Time faces criticism for making Elon Musk 'person of the year'

Time Magazine is facing criticism for naming Tesla and SpaceX CEO Elon MuskElon Reeve MuskThe Hill's Morning Report - Presented by Facebook - Biden clarifies his remarks on Russia Al Gore: Emissions reductions hinge on AI measurements from space Hillicon Valley — States probe the tech giants MORE its “Person of the Year” for 2021, with some lawmakers pointing out how much the billionaire has paid in taxes in relation to his overall wealth.

In a fundraising email on Monday, Rep. Pramila JayapalPramila JayapalDesperate Dems signal support for cutting Biden bill down in size Sanders, 50 Democrats unveil bill to send N95 masks to all Americans Centrist Democrats urge progressives to tamp down rhetoric MORE’s (D-Wash.) team said, “We can’t believe Time Magazine just named Elon Musk its ‘Person of the Year,’” adding that the chief executive is “the richest person in the world and yet he avoids paying his taxes while working families struggle to put food on the table and pay rent.”

ProPublica released a report in June on the amount in taxes the richest Americans have paid, including Musk. According to the report, the billionaire paid $68,000 in federal income taxes in 2015, $65,000 in 2017 and no federal income taxes in 2018.

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Musk offered an explanation for his low tax payment that month.

Jayapal’s fundraising email wrote that “the rich have only gotten richer and the wealthy have watched their profits skyrocket” amid the pandemic, while a number of individuals have lost their jobs and health care.

The congresswoman’s team said magazines should be applauding frontline heroes and individuals stumping for equality rather than billionaires like Musk.

“National magazines should be honoring frontline heroes and those working towards a fairer, more just society. Not a billionaire who paid nothing — not a single penny — in federal taxes in 2018,” the email reads.

Time announced its 2021 “Person of the Year” on Monday. The magazine gave Musk the accolade for “creating solutions to an existential crisis, for embodying the possibilities and perils of the age of tech titans and for driving society's most daring and disruptive transformations.”

Time editor-in-chief Edward Felsenthal said the “Person of the Year is a marker of influence, and few individuals have had more influence than Musk on life on Earth, and potentially life off Earth too.”

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Musk’s SpaceX made history last month when it launched the first-ever all-civilian orbit crew into space. No professional astronauts were on board.

Jayapal’s email also made a push for the Ultra-Millionaire Tax Act, which would “level the playing field and narrow the racial wealth gap by asking the wealthiest 100,000 households in America, or the top 0.05%, to pay their fair share,” according to a statement from Sen. Elizabeth WarrenElizabeth WarrenArizona Democratic Party executive board censures Sinema Democrats call on Biden administration to ease entry to US for at-risk Afghans Biden stiff arms progressives on the Postal Service MORE (D-Mass.), who is spearheading the initiative with Jayapal and Rep. Brendan Boyle (D-Pa.).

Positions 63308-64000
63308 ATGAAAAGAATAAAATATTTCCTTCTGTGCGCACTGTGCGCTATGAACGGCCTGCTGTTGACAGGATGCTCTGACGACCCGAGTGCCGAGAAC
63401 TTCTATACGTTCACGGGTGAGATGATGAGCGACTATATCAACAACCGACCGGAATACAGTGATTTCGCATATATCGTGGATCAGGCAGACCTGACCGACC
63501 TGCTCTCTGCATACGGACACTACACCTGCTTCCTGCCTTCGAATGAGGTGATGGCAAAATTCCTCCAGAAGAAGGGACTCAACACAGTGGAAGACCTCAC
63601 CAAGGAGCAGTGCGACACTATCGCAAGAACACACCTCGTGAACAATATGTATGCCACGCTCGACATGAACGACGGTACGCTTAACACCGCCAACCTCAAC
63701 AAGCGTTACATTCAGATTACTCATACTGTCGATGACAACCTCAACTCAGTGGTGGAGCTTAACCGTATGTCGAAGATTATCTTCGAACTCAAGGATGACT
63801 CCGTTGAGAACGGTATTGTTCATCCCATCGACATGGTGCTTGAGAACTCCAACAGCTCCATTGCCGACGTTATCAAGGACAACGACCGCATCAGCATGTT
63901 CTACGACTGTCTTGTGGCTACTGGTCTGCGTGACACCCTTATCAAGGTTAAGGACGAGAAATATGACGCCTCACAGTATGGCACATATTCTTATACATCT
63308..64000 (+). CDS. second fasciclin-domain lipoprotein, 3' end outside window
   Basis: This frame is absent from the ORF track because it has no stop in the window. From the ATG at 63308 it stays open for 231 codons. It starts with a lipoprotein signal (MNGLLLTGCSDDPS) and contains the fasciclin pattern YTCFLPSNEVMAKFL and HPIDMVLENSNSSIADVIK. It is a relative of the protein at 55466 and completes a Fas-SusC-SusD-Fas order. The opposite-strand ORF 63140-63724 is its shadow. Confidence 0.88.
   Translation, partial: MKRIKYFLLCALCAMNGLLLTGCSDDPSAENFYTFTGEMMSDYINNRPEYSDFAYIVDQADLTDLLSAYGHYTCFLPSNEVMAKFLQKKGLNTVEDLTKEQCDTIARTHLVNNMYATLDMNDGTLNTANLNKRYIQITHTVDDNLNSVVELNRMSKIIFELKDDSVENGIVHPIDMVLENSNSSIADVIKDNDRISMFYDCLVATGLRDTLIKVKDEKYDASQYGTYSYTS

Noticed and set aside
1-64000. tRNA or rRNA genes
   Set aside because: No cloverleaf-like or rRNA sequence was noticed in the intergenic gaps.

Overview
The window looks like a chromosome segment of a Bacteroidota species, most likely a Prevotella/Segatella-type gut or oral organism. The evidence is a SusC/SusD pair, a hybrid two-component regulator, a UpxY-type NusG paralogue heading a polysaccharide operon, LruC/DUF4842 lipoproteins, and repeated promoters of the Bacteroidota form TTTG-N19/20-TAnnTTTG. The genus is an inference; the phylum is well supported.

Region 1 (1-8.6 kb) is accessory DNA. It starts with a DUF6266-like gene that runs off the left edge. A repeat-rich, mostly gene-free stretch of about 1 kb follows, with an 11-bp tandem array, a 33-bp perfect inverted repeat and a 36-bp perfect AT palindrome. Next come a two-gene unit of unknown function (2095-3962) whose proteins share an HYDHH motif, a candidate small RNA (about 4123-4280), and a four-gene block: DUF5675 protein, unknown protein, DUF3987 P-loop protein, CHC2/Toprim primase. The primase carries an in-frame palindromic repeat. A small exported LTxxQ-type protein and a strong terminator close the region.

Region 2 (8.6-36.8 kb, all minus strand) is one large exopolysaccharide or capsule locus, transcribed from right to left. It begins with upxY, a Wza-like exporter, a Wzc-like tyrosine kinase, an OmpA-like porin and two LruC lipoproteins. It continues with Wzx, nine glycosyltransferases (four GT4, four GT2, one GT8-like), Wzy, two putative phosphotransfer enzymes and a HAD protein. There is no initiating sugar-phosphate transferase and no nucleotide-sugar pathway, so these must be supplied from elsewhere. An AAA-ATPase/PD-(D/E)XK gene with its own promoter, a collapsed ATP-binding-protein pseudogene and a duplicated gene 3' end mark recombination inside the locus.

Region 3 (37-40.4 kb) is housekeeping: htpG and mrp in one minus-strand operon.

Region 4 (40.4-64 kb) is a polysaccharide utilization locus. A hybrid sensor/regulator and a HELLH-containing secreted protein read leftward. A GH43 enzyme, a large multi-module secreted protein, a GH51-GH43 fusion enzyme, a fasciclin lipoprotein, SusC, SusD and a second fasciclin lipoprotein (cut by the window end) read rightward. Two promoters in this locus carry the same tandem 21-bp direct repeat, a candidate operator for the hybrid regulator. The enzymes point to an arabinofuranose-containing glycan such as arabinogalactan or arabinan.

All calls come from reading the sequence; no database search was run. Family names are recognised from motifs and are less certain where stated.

The bill would specifically place a two percent annual tax on the net worth of households and trusts that are between $50 million and $1 billion, and impose a three percent tax on the net worth of households and trusts more than $1 billion.

Warren seemed to object to Time’s decision on Monday, writing on Twitter “Let’s change the rigged tax code so The Person of the Year will actually pay taxes and stop freeloading off everyone else.”

Sen. Sherrod BrownSherrod Campbell BrownThese Senate seats are up for election in 2022 Biden calls Intel's B investment to build chip factories a tool for economic recovery Democrats see good chance of Garland prosecuting Trump MORE (D-Ohio) wrote on Twitter Monday “A billionaire who has been found guilty of illegal union-busting [National Labor Relations Board] should probably not be @TIME’s Person of the Year.”

The National Labor Relations Board backed a 2019 ruling in March that said it was illegal for Tesla to fire a worker connected to union organizing, according to The New York Times.

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The board also said Musk illegally threatened workers of the company in a May 2018 tweet. The message read “why pay union dues & give up stock options for nothing?” according to the Times. He was ordered to delete the tweet by the board.

Brown, in a separate tweet, said “Instead of worshipping executives who routinely line their own pockets at everyone else's expense, let's honor the workers who create wealth for their companies.”

Musk last week wrote on Twitter that he is "thinking of quitting my jobs & becoming an influencer full-time."

The Hill reached out to Time for comment on the criticism from lawmakers.